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Capacitor Coupled Inverter Regulator

IP.com Disclosure Number: IPCOM000080353D
Original Publication Date: 1973-Dec-01
Included in the Prior Art Database: 2005-Feb-27
Document File: 3 page(s) / 35K

Publishing Venue

IBM

Related People

Hellwarth, GA: AUTHOR [+2]

Abstract

High-frequency switching of a power regulator is accomplished with minimum switching noise by capacitively coupling the power source into a transformer primary, the size of the capacitor being selected to advantageously resonate with the transformer leakage inductance. The circuit is particularly useful for powering low-level analog circuits that might be rendered inaccurate, by the switching noise of high-frequency switching regulators.

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Capacitor Coupled Inverter Regulator

High-frequency switching of a power regulator is accomplished with minimum switching noise by capacitively coupling the power source into a transformer primary, the size of the capacitor being selected to advantageously resonate with the transformer leakage inductance. The circuit is particularly useful for powering low-level analog circuits that might be rendered inaccurate, by the switching noise of high-frequency switching regulators.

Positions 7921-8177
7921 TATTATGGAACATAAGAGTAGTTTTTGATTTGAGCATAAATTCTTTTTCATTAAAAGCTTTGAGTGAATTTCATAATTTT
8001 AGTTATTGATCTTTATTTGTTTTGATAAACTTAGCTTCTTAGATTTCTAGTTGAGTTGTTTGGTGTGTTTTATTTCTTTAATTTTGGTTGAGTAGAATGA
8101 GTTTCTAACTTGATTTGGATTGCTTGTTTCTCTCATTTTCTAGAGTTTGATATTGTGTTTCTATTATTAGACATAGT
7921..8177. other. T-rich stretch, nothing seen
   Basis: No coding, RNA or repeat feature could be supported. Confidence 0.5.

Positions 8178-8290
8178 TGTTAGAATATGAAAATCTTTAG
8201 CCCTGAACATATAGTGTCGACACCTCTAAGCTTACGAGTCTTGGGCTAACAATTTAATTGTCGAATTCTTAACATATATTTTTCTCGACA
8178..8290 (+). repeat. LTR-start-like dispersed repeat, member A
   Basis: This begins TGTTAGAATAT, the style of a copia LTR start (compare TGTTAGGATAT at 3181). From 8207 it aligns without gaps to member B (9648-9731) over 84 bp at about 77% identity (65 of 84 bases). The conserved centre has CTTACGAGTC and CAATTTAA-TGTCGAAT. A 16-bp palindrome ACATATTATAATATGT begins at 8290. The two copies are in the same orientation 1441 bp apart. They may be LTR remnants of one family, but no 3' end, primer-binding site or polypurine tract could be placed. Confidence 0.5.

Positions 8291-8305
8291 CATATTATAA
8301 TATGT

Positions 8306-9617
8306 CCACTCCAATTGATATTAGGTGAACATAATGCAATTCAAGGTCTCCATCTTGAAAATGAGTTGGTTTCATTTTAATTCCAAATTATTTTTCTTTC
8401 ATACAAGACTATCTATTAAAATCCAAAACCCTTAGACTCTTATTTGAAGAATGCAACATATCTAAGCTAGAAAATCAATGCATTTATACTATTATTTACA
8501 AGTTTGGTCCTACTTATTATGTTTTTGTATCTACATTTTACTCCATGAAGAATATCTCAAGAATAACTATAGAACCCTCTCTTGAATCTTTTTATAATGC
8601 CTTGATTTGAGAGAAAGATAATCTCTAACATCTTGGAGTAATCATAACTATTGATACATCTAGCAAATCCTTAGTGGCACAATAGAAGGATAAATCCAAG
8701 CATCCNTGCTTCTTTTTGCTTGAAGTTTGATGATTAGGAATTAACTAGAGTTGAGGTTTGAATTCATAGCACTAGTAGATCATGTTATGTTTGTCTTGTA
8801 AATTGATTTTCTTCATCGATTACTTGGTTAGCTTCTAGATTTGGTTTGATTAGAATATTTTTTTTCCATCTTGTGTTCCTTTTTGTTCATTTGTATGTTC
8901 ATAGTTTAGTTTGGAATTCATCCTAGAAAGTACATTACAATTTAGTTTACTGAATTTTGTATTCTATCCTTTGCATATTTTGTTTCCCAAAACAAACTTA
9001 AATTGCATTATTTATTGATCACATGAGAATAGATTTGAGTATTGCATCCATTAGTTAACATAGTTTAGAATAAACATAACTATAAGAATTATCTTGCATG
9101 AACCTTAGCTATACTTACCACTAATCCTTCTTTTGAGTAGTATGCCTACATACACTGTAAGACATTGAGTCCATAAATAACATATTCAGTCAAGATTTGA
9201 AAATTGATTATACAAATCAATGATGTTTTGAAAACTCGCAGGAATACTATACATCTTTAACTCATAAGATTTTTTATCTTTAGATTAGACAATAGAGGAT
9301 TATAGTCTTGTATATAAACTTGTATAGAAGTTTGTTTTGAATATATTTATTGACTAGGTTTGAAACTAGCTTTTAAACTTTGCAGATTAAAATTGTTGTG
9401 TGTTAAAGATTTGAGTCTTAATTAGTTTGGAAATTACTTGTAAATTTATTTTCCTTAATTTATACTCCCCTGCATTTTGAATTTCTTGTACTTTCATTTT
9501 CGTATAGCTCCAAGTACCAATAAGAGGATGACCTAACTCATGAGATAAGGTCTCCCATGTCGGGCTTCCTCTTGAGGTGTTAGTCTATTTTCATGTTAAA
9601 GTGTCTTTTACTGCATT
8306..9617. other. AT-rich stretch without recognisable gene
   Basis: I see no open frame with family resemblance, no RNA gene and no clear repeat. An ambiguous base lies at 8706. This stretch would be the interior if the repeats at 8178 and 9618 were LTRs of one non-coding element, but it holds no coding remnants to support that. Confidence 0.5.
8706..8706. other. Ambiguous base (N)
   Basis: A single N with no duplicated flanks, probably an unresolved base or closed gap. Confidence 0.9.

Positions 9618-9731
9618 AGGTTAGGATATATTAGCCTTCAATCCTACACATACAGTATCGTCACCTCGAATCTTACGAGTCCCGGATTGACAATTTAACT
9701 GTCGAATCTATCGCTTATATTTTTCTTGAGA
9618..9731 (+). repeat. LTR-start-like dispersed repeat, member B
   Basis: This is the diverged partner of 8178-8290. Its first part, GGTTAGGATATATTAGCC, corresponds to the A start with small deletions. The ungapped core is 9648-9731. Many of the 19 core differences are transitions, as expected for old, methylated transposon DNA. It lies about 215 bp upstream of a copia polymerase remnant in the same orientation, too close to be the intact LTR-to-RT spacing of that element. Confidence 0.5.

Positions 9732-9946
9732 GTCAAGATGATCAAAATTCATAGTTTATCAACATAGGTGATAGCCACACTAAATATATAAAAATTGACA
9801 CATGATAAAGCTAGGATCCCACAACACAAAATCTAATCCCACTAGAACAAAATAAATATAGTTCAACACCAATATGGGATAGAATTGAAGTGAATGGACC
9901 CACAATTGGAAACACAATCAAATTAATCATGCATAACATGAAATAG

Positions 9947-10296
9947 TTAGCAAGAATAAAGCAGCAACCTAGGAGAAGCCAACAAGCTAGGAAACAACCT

Fundamentally, the circuit shown converts DC power from source 10 into AC and then reconverts it to DC, so that the DC voltage has a controlled or regulated value when applied to load circuit 11. Switches 12 and 13 are power switches such as silicon-controlled rectifiers (SCRs), which are alternately gated into conduction by means not shown. When switch 12 is closed, capacitor 14 charges towards voltage source V, the charging current flowing through primary 15 of transformer 16. Current from secondary winding 17 charges filter capacitor 18 through rectifier diode 19.

Assuming switch 12 is a SCR and the initial conduction gate has been removed, the dropping of current through 12 to zero causes switch 12 to open. After a time delay, switch 13 is closed so that capacitor 14 discharges through 15 towards zero voltage. The resulting current in secondary winding 20 and rectifier diode 21 continues charging filter capacitor 18 and supplying DC power to load
11. When current from discharging capacitor 14 drops to zero, switch 13 opens thus completing one cycle. Diodes 22 and 23 are included for transient suppression.

Each current pulse is shaped into a half-sine by a series resonant circuit, composed of capacitor 14 and the leakage inductance of transformer 16. The Q of this resonant circuit is less than one, and this low Q causes the resonant frequency to differ from the high-Q case by a...